them better read food labels and maintain a low sodium diet.
Patients should ask their providers about anything
they are the least bit unclear about, even asking the same
question more than once if needed. It is a good idea to keep a
notebook or tablet handy to keep track of questions to ask the
healthcare team during the next day’s rounds, as well as to
record the physician’s answers.
QUALITY OF LIFE
Grady points out that HF adversely affects quality of
life and the worse the condition, the greater the effect.
Shortness of breath, fatigue and depression all impact HF
patients. They may be unable to walk across the room or
may need to sleep in a semi-reclining position because of
fluid retention. “They are often, as it gets worse, unable
to work and have frequent re-hospitalizations, which also
affects their quality of life,” Grady said. They may be
socially isolated, because they just don’t feel good and
can’t do the things they usually do with friends.
Family caregivers may be called upon to provide myriad
tasks — filling pillboxes, ferrying patients to appointments
— as well as providing emotional support. What is true for
patients is true for caregivers: the worse the HF, the greater
the caregiver’s burden, which may affect their quality of life.
It can be especially difficult if the caregiver is the spouse
and of a similar age, because they may have their own
health problems. “It can be a real challenge for them to be
the caregiver,” Grady said. “But despite the burden, some of
them find there are positives that bring them closer together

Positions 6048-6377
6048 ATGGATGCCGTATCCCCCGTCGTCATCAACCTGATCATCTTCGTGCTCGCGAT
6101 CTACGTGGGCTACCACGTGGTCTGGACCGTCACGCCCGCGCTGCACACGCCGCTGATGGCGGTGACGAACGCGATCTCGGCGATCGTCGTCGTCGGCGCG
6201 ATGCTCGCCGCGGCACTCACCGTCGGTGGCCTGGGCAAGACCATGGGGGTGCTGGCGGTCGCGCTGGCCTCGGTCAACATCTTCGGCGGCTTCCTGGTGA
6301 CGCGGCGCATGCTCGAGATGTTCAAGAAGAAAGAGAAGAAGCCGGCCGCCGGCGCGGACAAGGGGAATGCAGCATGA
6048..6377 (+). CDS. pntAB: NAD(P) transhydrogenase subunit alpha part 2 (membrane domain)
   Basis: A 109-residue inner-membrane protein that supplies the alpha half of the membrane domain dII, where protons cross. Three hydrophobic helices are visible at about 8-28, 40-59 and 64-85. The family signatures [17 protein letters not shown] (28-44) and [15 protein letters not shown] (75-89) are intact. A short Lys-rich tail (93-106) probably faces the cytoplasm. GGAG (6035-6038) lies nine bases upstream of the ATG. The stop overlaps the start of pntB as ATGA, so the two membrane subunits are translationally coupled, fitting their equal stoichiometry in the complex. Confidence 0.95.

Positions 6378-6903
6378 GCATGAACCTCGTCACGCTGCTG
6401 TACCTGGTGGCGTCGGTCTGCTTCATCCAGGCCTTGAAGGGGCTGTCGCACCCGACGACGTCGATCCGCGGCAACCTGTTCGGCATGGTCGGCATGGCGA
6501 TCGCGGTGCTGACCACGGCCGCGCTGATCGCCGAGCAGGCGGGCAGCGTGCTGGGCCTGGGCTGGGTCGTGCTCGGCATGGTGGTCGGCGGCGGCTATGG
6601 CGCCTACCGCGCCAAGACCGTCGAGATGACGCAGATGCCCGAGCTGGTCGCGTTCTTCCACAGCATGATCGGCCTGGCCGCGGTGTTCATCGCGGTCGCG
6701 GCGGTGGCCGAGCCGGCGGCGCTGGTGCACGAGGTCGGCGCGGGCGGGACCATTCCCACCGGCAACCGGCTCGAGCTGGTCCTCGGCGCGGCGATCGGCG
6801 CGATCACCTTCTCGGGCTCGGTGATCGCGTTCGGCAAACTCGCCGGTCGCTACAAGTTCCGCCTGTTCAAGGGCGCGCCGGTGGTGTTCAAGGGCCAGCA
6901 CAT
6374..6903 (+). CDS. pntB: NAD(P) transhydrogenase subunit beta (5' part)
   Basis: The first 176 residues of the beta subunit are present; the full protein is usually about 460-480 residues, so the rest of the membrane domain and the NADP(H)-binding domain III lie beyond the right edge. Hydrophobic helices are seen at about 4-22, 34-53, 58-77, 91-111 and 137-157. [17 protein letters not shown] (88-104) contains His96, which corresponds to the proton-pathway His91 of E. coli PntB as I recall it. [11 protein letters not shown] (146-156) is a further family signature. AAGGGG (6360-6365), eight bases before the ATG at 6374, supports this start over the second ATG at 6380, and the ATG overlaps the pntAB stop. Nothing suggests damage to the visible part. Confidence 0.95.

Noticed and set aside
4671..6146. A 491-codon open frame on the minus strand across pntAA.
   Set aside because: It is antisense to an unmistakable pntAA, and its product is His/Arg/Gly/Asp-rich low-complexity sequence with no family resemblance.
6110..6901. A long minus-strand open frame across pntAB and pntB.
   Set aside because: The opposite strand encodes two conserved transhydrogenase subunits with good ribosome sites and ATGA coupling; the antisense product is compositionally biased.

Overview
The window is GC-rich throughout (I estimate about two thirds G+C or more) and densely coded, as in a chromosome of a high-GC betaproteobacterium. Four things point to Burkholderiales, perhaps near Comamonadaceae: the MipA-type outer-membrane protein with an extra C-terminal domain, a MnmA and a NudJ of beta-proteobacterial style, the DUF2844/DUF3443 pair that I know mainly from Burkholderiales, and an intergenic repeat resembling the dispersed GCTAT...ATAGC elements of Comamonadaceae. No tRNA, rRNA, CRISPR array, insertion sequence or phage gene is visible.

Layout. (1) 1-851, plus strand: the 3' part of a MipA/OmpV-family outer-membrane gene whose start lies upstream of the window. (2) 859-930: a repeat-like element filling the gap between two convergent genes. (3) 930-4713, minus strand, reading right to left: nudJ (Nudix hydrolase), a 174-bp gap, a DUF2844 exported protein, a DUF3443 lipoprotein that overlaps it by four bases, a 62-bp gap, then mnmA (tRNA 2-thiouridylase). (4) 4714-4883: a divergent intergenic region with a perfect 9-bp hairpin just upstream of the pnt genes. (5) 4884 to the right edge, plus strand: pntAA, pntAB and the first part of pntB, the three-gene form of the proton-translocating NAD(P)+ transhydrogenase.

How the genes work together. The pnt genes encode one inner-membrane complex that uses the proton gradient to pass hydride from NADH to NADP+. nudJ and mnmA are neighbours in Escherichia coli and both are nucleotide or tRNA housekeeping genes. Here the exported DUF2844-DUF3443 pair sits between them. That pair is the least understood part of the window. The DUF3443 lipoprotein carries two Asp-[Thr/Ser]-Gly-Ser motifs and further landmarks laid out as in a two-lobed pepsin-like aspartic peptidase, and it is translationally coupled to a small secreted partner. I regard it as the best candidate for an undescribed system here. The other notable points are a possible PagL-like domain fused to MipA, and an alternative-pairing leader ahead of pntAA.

as they deal with HF. It may bring family to visit more often.
Sometimes estranged families renew their relationships.”
“The ultimate goal of promoting HF self-care is to
reduce the frequency of HF hospitalizations and enhance
patient outcomes, including both survival and quality of
life,” Grady said.
Source: Adapted from The Ins & Outs of Hospitalization for Heart
Failure, Heart Insight Summer 2016.
ike O’Meara of Philadelphia thought his heart
failure was under control after he had an
implantable cardioverter defibrillator/pacemaker
placed in October 2011. Despite developing high blood
pressure in his 20s, diabetes in his 40s and having a stroke
in 2009 at age 62, he considered himself healthy — after
all, he had recovered completely from the stroke and was
playing golf every day and working full time. “I didn’t care
what my diet looked like,” he said. “If it was cold, I drank it,
and if it was hot, I cut it up and ate it.”
But his good health was an illusion because his ejection
fraction was declining. By January 2014, it was 15 percent.
(Ejection fraction is a measurement of how much blood the
left ventricle pumps out with each contraction. A normal
ejection fraction is between 50 and 70 percent.)
While attending a fundraising event with his wife
Beth, who works in cancer research, he developed
flu-like symptoms. They left the gathering early, with
Mike going in and out of consciousness as Beth drove
home. “I monitored Mike through the night, and in the
morning, we put him in the car and I drove to the Hospital
of the University of Pennsylvania,” Beth said. Mike was
already known to the cardiology/pulmonary team there
as he was being evaluated for ischemic cardiomyopathy
and pulmonary hypertension. The next day a right
catheterization showed a blockage in his coronary artery;
At least 1 person is
diagnosed with heart failure